As global steel production continues to decline, energy
efficient products were under the spotlight at the
14th Unified International Technical Conference
on Refractories (UNITECR) conference in Vienna, Austria this
Almatis’ global technical director of
refractories, Andreas Buhr, told IM that
refractories producers are increasingly focusing on
manufacturing products that will reduce their
customer’s carbon emissions and save energy.
The focus on energy efficiency is likely to continue to be a
priority going forward with companies becoming more interested
in comparing differences in energy losses between various
refractory lining concepts.
"15 years ago it was only the lining life of the refractory
that was focused on," Buhr told IM. "Now, the
way you make energy losses or energy savings are part of the
process and not just the lining’s lifespan."
Slovenia-based, monolithics specialist, Seven Refractories
is also noticing a trend for optimising energy efficiencies and
minimising resource usage and gas emissions.
In response to customer requirements in this area, the
company's CEO, Erik Zobec, told IM that Seven
Refractories has worked on developing on the most
environmentally-friendly, alumina-based taphole clays available
on the market.
"The overwhelmingly positive response from steel companies
shows us that there is a huge interest and demand in the
industry," Zobec said, adding that the company hopes to
lead by example in terms of energy reduction in its production
"We not only strive to make our products more
environmentally-friendly, but also our production. How can you
be a green company if you do not do the job at your own home?
We are working towards zero carbon emissions for our plant in
Divaca, Slovenia," Zobec told IM.
The company was formed just five years ago. During its
launch, the company centred its attention on the development of
original products to set it apart from other competitors in the
Zobec told IM that Seven Refractories
chose to focus on monolithics owing to their energy advantages
"Number one, you do not need to fire them and you heat up
your refractory materials within the process. To consume bricks
you consume a lot of energy," Buhr explained.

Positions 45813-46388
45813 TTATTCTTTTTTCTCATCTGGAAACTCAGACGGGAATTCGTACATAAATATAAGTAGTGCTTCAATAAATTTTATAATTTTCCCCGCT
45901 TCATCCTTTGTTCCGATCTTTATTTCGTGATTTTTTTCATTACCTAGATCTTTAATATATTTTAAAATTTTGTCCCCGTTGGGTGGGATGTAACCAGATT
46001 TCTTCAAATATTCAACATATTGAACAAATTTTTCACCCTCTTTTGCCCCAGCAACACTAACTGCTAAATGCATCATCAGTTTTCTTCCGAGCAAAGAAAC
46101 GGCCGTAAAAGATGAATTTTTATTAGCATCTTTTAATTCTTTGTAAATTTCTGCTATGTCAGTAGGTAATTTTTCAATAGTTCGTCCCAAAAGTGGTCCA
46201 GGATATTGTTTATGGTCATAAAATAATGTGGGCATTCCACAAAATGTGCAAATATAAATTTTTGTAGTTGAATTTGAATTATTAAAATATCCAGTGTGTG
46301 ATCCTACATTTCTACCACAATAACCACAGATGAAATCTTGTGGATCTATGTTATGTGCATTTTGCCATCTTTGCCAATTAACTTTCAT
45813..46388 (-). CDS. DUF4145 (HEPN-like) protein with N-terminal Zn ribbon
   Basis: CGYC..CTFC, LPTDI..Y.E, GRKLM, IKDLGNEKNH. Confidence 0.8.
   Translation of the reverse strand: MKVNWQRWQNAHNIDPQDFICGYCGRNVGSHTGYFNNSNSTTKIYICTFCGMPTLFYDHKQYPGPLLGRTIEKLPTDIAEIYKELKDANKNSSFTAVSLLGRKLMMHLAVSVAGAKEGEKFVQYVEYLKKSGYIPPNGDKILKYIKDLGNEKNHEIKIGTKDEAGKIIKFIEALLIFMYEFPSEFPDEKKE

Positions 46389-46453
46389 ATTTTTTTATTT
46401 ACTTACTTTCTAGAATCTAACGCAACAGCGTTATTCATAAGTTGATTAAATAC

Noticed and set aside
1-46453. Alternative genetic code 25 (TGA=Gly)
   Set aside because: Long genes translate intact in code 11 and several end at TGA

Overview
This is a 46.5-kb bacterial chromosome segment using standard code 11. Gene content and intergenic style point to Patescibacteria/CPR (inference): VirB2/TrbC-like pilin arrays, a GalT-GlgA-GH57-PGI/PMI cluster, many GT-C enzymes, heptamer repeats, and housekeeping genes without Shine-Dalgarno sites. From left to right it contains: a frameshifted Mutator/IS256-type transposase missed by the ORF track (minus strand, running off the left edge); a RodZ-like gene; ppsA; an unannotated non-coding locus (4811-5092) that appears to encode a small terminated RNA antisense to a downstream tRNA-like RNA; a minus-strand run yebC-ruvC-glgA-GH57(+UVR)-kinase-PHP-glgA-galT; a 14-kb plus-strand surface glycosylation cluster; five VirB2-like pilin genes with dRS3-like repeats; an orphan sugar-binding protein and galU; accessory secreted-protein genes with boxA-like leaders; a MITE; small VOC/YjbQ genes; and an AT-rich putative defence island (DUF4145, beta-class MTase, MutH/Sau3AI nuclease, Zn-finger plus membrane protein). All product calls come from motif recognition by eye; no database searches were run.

"Second, we mainly sell our monolithics within a range of a
couple of thousand kilometres. Essentially they are
domestically used, whereas bricks take longer to produce and
tend to be shipped over long distances," he added.
Zobec explained that the raw materials are
sourced "as closely as possible".
He added: "Our monolithics are sold and
shipped globally from the very close harbours of Koper and
As well as energy reductions, declining global steel
production was greatly discussed at UNITECR this year.
Around 60-70% of the world’s refractories are
used in steel making, while the rest are mostly consumed in the
manufacturing of iron, cement, glass and non-ferrous
According to the World Steel Association (worldsteel) demand
for global steel between 2015-2016 is anticipated to remain
slow. Hans-Jurgen Kerkhoff, president of the German Steel
Federation, noted that these predictions are in line with
current trends, as with the exception of India, steel output
fell in all key markets.
Delegates at the UNITECR conference also heard how the
market environment in the past half year has been characterised
by an aggressive export strategy by Chinese producers as a
result of a weak domestic market and high excess
This has led to high pressure on steel prices and,
consequently, the profitability of manufacturers and further on
suppliers. In many markets, anti-dumping duties are intensively
discussed as a response to massively growing Chinese imports
and have in some cases have already been introduced.
Despite a challenging steel market, Buhr said that the
development of new high purity steel grades over the past few
years is having a positive impact on refractory
He outlined that further opportunities were being created by
an increased appetite for low impurity steel from the
automobile sector. The increased awareness of energy losses and
cost saving has also driven demand for better refractory lining
concepts – an issue which was not a concern 20
Examples of steel technology movements are basic oxygen
furnaces (BOF) replacing open hearth furnaces, the introduction
of continuous casting and the growth of secondary metallurgy
performed in steel ladles, Buhr said.
Separately, the opening of the Iranian economy to foreign
investment and trade with the West was another hotly discussed
Alteo’s director of marketing, Mike Rodgers,
and Seven Refractories’ Zobec both agreed that US
President Barack Obama’s lifting of trade
sanctions against Iran will bring positive benefits to the
refractories industry as it will open a market that was
previously closed to the sector.
Refractories, engineered products or
Also debated at the conference was the question of whether
refractories fell into the commodity bracket or into the
engineered product category.
While Buhr argued that refractories were engineered products
themselves, sales contracts in the industry are currently
handled like commodities.
"In relation to the steel industry, if they really want to
get the best economic result for their plant then they must be
careful not to easily go down the commodity route because they
could be shooting themselves in the foot as they will not get
the best solution," he said during a debate on the matter on
the penultimate day of the event.